Deer meat, or venison, is a lean, tender meat that’s great for smoking, but requires a little extra kick of flavor and the right cooking technique. A little prep work can go a long way in helping you enjoy the best smoked deer meat you’ve ever tasted. The secret? Brining the meat before smoking.
The Best Smokers For Deer Meat:
|My favorite smokers for deer meat||Brand||Fuel||My opinion||Type|
|Weber Smokey Mountain||Weber||Charcoal||Easy to use, set up and clean. My favorite overall smoker.||Vertical|
|Rec Tec Smoker||Rec Tec||Pellet||The 702 sq inches cooking space can fit A LOT of deer meat.||Horizontal|
|Char-Griller 1224 Smokin Pro||Char-Griller||Charcoal||Good price||Horizontal|
|Masterbuilt 20075315||Masterbuilt||Electric||The only electric option I can trust. Although I prefer deer meat smoked using my Weber SM, the results are quite impressive with this smoker!||Vertical|
|Smoke Hollow Propane Smoker 38202G||Smoke Hollow||Propane||Good quality propane option. I've smoked deer meat quite a few times with this. Not disappointed!||Vertical|
How to Smoke Deer Meat in 6 Steps
Brining the meat before smoking will help eliminate that “gamey” taste without sacrificing the flavor of the meat. Because venison is such a lean meat, it’s important to preserve as much of its natural juices as possible. Brining helps with this as well. We’ll show you how to brine and smoke your meat in the following steps.
1. First of all, Prepare the Meat
Before brining the meat, trim off as much connective tissue and fat as you can. For bands of silverskin, score them with a knife, but do not cut into the meat.
2. Brine the Venison Meat
The next step is to create the brine for your meat. Now, you’ll find plenty of brine recipes on the Internet, but a basic brine is very simple.
- 1 Gallon of water
- 1/2 cup soy sauce – Make sure not to buy the reduced sodium kind
- 3/4 cup of Kosher salt
- 1/2 cup of brown sugar
- 1/4 cup Worcestershire sauce
- 1/2 cup of molasses
- 2 tbs. pepper
- 1 tbs. rosemary
This particular brine recipe is enough to cover a whole back-strap. You will want to submerge the meat into the solution so that it is completely covered, and allow it to stand in the refrigerator for at least 12 hours, but no longer than 24 hours. Consider using a large stainless steel pot or a food-storage container to brine the meat in.
Why bother brining the meat? The process works in two different ways to really kick up the flavor and juiciness of the meat. It’s this one extra step that really makes a difference in the end result.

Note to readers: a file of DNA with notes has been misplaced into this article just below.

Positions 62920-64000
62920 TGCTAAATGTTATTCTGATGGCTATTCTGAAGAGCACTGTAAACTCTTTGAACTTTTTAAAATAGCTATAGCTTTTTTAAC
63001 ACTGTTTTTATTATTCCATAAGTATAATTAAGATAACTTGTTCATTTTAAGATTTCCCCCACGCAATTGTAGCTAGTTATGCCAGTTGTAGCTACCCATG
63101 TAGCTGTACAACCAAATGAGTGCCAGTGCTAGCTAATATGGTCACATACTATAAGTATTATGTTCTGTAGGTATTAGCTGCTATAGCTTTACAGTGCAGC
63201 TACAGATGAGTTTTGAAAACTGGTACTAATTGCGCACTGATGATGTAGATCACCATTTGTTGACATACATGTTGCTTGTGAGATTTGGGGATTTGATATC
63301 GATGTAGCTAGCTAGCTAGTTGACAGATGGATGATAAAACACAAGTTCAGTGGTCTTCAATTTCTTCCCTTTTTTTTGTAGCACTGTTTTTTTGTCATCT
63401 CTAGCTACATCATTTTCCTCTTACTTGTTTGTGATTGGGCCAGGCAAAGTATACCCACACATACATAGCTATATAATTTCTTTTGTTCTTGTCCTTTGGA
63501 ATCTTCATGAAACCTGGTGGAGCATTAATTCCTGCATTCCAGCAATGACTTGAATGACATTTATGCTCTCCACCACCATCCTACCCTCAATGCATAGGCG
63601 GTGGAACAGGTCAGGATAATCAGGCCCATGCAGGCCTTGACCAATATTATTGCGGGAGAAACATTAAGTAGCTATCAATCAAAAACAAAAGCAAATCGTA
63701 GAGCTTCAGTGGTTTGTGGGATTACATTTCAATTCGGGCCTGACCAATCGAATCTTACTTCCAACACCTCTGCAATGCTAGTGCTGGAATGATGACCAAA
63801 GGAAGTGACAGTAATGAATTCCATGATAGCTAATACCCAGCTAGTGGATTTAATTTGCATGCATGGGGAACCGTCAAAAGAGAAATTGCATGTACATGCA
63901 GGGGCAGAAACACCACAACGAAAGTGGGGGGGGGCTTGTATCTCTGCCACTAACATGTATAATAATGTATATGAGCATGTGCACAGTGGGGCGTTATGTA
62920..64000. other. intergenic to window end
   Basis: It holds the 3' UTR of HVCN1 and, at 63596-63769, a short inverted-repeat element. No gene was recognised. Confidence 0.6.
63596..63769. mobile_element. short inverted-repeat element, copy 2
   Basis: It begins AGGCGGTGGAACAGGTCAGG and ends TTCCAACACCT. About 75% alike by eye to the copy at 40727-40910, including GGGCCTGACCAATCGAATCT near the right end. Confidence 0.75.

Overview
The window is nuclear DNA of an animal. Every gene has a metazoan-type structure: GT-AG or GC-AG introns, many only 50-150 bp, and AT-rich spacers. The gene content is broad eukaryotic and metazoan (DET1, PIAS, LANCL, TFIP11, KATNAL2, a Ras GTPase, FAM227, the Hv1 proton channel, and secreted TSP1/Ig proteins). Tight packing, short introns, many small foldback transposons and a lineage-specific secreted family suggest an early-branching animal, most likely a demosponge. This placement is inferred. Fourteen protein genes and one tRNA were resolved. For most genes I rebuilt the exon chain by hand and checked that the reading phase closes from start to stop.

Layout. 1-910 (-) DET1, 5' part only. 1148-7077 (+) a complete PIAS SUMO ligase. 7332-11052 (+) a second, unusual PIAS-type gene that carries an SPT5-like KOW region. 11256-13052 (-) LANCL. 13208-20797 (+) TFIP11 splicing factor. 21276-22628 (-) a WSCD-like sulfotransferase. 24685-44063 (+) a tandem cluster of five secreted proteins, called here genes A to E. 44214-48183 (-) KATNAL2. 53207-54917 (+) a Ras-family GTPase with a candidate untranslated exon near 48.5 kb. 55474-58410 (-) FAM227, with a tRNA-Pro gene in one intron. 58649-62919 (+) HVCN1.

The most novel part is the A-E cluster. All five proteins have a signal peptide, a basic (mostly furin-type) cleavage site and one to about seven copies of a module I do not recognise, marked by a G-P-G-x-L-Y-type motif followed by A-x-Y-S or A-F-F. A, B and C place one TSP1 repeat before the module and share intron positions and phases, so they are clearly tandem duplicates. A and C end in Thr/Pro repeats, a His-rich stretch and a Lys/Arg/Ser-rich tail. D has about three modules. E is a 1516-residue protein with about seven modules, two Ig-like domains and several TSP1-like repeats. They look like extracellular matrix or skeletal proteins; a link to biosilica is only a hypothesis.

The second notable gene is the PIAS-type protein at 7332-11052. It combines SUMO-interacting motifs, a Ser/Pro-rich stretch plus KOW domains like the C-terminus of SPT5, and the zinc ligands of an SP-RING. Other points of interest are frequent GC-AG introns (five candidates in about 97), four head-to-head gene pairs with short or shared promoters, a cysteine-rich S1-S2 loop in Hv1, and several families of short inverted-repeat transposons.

- The salty water breaks down certain proteins in the meat, making it tender.
- The salty water solution is pulled into areas of the meat with less salt concentration to hydrate the venison.
3. Soak the Woodchips
Soak approximately one pound of wood chips in water for one to two hours before smoking.
4. Remove the Deer Meat
Remove the meat from the brine solution and rinse well. Pat dry with paper towels. Coat the meat with your favorite spice blend, rub or paste.
5. Prepare Your Smoker
Prepare your smoker by filling up the water pan and filling the wood chip box with your soaked wood chips. If using an electric smoker, you can set the temperature, and let the smoker start heating up.
6. Smoke the Meat
Now you can start smoking the meat. Be sure to check the temperature on the smoker as well as the wood chips and water pan every 30 minutes or so. Ideally, you want to keep the temperature between 250 and 300 F. If the temperature gets too high, open the vent halfway. If the temperature gets too low, add more coals (if using a charcoal smoker). With an electric model, the smoker should do a good job of regulating the temperature for you.
Smoke the meat for approximately 1.5 hours per pound, or until the meat reaches an internal temperature of 140F. Once the meat has reached the desired temperature, remove it from the smoker and allow it to rest for about 20 minutes before cutting it.
Conclusion: It’s Your Turn
This is the most basic way to smoke deer meat. You can also wrap the meat in bacon for extra flavor and to make the meat even more tender. Regardless of your recipe, you need to make sure that you do not overcook the meat. Venison is extremely lean, so it dries out quickly.